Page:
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Dynamic culture substrates that mimic the topography of the epidermal-dermal junction

Research output: Contribution to journalArticlepeer-review

Ayelen L. Helling, Priyalakshmi Viswanathan, Katerina S. Cheliotis, Seyedeh Atefeh Mobasseri, Ying Yang, Alicia J. El Haj, Fiona M. Watt

Original languageEnglish
Pages (from-to)214-223
Number of pages10
JournalTissue Engineering Part A
Issue number3-4
Early online date3 Oct 2018
Accepted/In press2 Jul 2018
E-pub ahead of print3 Oct 2018
Published13 Feb 2019


King's Authors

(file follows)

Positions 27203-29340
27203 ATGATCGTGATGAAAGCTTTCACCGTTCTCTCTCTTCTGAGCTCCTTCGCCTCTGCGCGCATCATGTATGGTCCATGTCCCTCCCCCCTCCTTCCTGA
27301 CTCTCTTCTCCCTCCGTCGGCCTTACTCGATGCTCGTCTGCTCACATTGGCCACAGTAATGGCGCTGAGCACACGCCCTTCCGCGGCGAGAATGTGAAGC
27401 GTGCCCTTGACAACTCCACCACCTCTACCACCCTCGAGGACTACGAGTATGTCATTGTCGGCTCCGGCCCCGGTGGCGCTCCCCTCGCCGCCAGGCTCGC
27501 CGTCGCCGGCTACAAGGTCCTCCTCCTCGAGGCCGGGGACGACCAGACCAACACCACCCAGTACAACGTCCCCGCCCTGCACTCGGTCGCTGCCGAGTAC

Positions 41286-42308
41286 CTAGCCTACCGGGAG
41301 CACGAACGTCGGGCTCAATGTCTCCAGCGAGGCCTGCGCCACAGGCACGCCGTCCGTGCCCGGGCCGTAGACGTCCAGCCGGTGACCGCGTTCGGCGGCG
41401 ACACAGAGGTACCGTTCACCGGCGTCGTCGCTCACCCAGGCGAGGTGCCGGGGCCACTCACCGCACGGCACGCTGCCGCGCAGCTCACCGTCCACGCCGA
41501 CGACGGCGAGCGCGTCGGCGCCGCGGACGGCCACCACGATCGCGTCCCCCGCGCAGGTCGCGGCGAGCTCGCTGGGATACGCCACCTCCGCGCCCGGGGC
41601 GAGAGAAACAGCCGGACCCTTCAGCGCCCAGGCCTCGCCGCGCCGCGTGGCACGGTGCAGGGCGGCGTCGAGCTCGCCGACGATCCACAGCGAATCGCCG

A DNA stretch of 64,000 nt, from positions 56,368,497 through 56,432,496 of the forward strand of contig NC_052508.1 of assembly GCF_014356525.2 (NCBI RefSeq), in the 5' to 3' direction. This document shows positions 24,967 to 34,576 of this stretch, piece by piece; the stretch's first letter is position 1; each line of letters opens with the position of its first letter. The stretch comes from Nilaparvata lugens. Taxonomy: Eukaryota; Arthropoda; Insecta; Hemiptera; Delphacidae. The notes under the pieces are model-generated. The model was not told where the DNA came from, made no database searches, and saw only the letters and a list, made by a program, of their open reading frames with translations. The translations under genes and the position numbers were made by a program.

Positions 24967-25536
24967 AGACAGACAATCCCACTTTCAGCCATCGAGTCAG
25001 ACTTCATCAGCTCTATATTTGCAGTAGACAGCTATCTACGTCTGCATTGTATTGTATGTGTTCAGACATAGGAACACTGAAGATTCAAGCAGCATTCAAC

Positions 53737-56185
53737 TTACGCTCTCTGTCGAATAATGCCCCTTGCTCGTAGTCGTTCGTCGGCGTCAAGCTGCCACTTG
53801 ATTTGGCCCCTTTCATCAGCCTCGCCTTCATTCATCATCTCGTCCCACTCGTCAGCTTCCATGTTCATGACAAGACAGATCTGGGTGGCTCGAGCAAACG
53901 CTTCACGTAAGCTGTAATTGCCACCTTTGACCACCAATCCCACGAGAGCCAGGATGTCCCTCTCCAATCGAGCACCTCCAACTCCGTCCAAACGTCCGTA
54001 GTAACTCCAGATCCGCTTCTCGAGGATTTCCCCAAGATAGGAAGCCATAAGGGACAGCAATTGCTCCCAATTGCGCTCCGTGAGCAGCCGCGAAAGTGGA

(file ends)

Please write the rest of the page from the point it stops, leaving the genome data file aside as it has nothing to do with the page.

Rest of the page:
The junction between the epidermal and dermal layers of human skin undulates, the width and depth of the undulations varying with age and disease. We previously showed that when primary human epidermal keratinocytes are seeded on collagen-coated undulating static polydimethylsiloxane (PDMS) elastomer substrates, the stem cells, differentiated cells, and proliferating cells become patterned in response to cues from the underlying substrate. To investigate how patterning occurs over time, we have now created a dynamic model, in which a collagen-coated poly(d,l-lactide-co-glycolide) (PLGA) membrane is placed over a polyimide sheet containing circular holes, differing in diameter and spacing. When a vacuum is applied the membrane is induced to undulate, the heights of the undulations depending on the pressure applied and the size of the holes. We observed clustering of cells with high levels of β1 integrin expression, a stem cell marker, in the base of the undulations within 48 h of applying the vacuum. Differentiating involucrin-positive cells did not cluster; however, there was clustering of cells with high E-cadherin expression and nuclear YAP. Rho kinase inhibition resulted in loss of clustering, suggesting a role for Rho family members in the process. In human skin the junction between the epidermis and dermis undulates. Epidermal stem cells pattern according to their position relative to those undulations. Here we describe a rig in which epidermal cells are cultured on a collagen-coated poly(d,l-lactide-co-glycolide) (PLGA) membrane. When a vacuum is applied the membrane is induced to undulate. Stem cells cluster in response to the vacuum, whereas differentiating cells do not. Rho kinase inhibition results in loss of clustering, suggesting a role for Rho family members in the process. This dynamic platform is a new tool for investigating changes in the skin with age and disease.

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